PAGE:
The Financial Post published my response to the Montreal Economic Institute's idea that what we need is exactly three physical cellular networks, rather than four. I find the MEI is a reliable voice of pre-Internet ideas of telecommunications. The number of networks is largely irrelevant; what traffic they carry, and how they interconnect, is the supreme consideration. It is the apps, not the transport, that count. Policy needs to concern itself with less with the number of networks, than with the conditions under which they carry the apps.

Telecoms and broadcasting are being absorbed into the architecture of the Internet

When we speak of competition in telecommunications, what do we mean? Is it best understood as competition among networks, or is it best seen as competition among applications? Is the number of networks actually a useful proxy for the amount of competition?

Two visions compete: the silo model and the highway model. The silo model says, roughly, that competition consists of carriers attracting people to their respective networks, and that, ideally, they should not exchange traffic with one another except on such terms as are commercially negotiated, without government regulation. In this vision, competition among carriers is the way to help consumers.

By contrast, the highway model says that traffic should freely interchange among networks, and that this interchange should be subject to regulation if the carriers exert market power. In this vision, competition among applications is more relevant to the consumer interest than competition among physical networks. Thus, while competition among carriers is always relevant, useful, and important, the number of carriers is not the supreme consideration. The ability of the consumer to use large amounts of cheap bandwidth, and to reach the largest number of other people, is decisive. You just cannot pick a number between one and five and say: this must be the number of networks.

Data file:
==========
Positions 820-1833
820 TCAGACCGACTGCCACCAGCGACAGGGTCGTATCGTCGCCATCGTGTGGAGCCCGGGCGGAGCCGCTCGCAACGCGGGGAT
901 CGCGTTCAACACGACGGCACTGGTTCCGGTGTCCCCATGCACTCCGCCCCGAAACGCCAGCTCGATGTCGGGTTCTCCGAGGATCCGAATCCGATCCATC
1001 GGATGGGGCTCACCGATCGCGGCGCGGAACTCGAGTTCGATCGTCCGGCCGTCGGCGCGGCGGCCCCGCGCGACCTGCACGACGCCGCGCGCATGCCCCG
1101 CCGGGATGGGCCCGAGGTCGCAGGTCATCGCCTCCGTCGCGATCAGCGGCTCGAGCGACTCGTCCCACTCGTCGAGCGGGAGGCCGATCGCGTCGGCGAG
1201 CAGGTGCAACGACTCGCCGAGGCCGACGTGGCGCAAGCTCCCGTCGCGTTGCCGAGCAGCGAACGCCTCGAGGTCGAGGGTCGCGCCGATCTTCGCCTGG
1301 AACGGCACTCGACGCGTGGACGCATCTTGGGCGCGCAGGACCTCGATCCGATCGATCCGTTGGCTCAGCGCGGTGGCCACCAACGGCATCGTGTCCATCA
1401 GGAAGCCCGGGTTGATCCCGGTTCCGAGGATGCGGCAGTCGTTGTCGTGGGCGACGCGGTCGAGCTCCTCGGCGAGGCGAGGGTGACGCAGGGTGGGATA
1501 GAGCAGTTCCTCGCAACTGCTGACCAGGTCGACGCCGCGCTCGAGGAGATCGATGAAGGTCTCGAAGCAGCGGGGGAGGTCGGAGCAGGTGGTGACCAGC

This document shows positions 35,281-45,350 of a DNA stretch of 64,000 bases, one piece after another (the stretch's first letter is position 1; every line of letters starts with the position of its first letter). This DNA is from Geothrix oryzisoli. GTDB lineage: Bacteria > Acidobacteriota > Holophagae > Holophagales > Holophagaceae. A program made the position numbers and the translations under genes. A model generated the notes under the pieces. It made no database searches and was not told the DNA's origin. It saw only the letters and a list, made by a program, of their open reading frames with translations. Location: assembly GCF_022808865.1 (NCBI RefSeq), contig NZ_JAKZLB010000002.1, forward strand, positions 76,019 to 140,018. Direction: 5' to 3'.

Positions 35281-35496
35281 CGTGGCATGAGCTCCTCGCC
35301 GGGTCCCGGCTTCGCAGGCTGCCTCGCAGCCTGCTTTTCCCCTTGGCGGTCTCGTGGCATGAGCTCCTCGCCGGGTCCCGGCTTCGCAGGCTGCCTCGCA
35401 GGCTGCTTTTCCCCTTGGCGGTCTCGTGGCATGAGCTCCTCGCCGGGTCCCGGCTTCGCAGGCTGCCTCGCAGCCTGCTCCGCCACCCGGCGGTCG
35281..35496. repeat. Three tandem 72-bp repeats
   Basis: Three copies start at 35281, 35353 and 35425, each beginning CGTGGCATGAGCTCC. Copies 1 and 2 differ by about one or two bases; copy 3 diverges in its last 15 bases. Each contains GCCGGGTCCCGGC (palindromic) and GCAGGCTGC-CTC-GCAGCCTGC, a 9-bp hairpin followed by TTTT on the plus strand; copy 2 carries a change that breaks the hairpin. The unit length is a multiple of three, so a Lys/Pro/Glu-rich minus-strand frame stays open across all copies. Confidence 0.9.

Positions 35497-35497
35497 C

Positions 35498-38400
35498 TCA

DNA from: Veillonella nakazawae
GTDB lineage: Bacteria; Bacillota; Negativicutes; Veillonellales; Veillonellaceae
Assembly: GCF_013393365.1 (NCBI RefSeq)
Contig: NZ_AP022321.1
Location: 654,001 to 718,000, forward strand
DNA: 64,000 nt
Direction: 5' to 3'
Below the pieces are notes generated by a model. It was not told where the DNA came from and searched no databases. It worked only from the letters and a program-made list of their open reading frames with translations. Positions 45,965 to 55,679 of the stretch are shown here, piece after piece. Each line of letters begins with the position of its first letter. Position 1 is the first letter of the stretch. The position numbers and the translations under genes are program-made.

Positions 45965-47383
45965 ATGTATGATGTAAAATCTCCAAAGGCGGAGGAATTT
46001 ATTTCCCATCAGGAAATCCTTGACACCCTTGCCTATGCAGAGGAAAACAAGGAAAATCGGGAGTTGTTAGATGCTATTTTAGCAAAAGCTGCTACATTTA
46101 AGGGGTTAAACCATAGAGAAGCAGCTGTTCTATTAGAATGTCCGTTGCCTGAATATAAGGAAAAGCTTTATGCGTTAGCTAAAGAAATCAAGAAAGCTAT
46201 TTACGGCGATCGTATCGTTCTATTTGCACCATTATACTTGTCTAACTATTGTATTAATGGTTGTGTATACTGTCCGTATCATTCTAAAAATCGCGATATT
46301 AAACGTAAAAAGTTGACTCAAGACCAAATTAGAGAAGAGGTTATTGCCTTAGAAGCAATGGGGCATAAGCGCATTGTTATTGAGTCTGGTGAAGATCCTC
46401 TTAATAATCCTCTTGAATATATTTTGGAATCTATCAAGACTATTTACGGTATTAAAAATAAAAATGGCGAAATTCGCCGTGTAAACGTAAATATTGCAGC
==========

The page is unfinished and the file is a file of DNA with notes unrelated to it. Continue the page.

In their attack on government policy in wireless (Federal government should drop its seven-year crusade to force competition in telecom, May 6), Martin Masse and Paul Beaudry take issue with the doctrine that four competitors are needed. Three is enough, they say. I say that trying to fix the right number of networks is largely irrelevant — a pre-Internet idea. It is just so 1980.

Just as everyone’s cars should be able to get on any highway, so should everyone’s traffic be able to get on any network, for a reasonable price. And as large carriers exert market power, economic regulation is used to make sure that no access ramp is closed or subject to unwarranted discriminations against certain uses and users.

More than that, the prejudice against smaller carriers leasing parts of the access network of larger carriers is a relic of a pre-Internet theory of competition. Physical infrastructure at the scale of the backhoe limits the number of possible networks. However, infrastructure at the computer level has the same characteristics as the domain name business, where dozens upon dozens of competitors thrive.Thinking of competition as if it needed massive physical infrastructure is inappropriate. Yet we do it.

Telecom policy is in a time warp: it still thinks networks are exclusively governed by laws appropriate to massive physical plant, rather than computers. In consequence, the CRTC in its recent decision on wireless prevented the creation of virtual leased networks (called MVNOs) on the grounds that it would diminish the incentives of the larger carriers to invest in infrastructure.

Such a policy presumes that real competition consists of building out your networks in terms of physical plant rather than building customer-focused organizations based on the capacities of computers and personal service. Relevant competition, it assumes, is in infrastructure. That is akin to saying we need thicker steel in cars because it will increase investment.

“Convergence” is another distraction from essentials. Telecoms and broadcasting are not converging; they are being absorbed into the architecture of the Internet. Applications are what matters, just as cars are generally of more concern to us than highways. Nothing carriers can do can make them relevant to competition in applications. If they play in that space, all they do is favour some applications over others.

Ottawa may still be mired in the pursuit of a fourth national carrier, but for me this is not so much an error, as some think, as a pre-Internet idea of competition. A fourth carrier may be good or it may be bad, but is a distraction from the importance of applications riding freely over transport.

Timothy Denton is a former Commissioner of the CRTC and is Chairman of the Internet Society of Canada